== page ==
Make all the Buds
Make all the buds. As you progress, make all of the flowers, adding each successive layer to each of the flowers before proceeding to the next step. This will keep your work uniform.
Stitch across the bud at its base about 1 inch from the top.
Pull the thread tight and wrap the bud with three wrappings.
Knot the thread and cut it off.
Fold the sides down to form a triangle
Fold the sides down to form a triangle.
Fold in Half
With the two layers stacked, fold them in half.
Cut a piece of fabric that is about 6 inches long and 3 inches wide.
I started with thin polyester lining.
Then I used nylon tricot to form the inner layer.
Nylon tricot is soft but thick (compared to the lining). It adds excellent fill material without adding bulk.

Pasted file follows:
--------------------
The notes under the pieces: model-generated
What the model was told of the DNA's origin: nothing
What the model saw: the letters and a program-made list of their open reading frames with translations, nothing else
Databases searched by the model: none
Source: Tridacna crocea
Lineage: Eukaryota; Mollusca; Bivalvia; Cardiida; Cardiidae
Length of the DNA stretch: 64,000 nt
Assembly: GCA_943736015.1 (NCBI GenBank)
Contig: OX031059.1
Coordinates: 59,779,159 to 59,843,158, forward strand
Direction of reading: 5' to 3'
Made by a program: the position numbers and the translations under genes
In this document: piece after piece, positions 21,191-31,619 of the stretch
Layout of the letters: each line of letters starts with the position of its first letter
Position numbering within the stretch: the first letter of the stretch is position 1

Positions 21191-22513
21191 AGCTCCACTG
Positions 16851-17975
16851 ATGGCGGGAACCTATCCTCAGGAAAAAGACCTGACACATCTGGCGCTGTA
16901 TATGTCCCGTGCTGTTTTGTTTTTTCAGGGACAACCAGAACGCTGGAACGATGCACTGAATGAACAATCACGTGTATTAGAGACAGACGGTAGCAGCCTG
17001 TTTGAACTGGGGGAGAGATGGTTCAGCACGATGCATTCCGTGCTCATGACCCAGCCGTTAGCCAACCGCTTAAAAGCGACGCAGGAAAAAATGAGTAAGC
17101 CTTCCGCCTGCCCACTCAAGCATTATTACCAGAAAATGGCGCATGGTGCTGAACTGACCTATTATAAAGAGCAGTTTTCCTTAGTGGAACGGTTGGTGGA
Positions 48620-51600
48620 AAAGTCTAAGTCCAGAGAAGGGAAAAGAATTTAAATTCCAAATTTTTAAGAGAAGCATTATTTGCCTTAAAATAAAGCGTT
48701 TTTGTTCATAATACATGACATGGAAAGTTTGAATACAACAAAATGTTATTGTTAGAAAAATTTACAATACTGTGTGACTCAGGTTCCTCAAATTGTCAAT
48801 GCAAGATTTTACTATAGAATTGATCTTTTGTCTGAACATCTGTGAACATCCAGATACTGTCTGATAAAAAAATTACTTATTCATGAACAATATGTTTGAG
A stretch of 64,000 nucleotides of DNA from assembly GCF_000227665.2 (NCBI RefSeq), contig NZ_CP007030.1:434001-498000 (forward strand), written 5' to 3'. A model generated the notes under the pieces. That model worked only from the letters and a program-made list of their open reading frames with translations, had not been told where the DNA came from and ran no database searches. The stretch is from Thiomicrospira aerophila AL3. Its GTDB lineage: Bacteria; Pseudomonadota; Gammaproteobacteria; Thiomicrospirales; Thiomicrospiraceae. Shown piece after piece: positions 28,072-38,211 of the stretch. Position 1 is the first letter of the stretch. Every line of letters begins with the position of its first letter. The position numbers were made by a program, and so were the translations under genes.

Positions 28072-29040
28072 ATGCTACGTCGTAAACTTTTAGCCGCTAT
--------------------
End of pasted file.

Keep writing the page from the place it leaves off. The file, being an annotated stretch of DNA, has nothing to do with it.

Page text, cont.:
In this series, I will teach you how to make fabric roses.
These roses can be used in bridal bouquets, as decorations, in home interiors, as hair accents, for corsages, and so on…
You will need the following supplies:
- Fabric that is not too stiff.
- Lining or interfacing if the outer fabric is very soft.
- Needle and thread.
Securely Stitch In Place
Securely stitch the shoulder detail in place on the inside of the garment.
I use two rows of hand stitching:
- The first is a very small blind stitch on the top edge of the garment.
- The second is a pick stitch or a whip stitch to secure the raw edge.
Pivot the basted shoulder drape toward the inside of the gown…
And pin it in place.
Baste the tulle gathers before removing the pins. Tack the tulle at the very edge to the gown (left in the photo).
Pin the adjustment on the wearer first
This Vera Wang Gown originally had a halter style bow made of tulle.
The bride wanted the ties turned into a capelet style shoulder drape.
I pinned the alteration exactly as the bride wanted and cut off the extra tulle.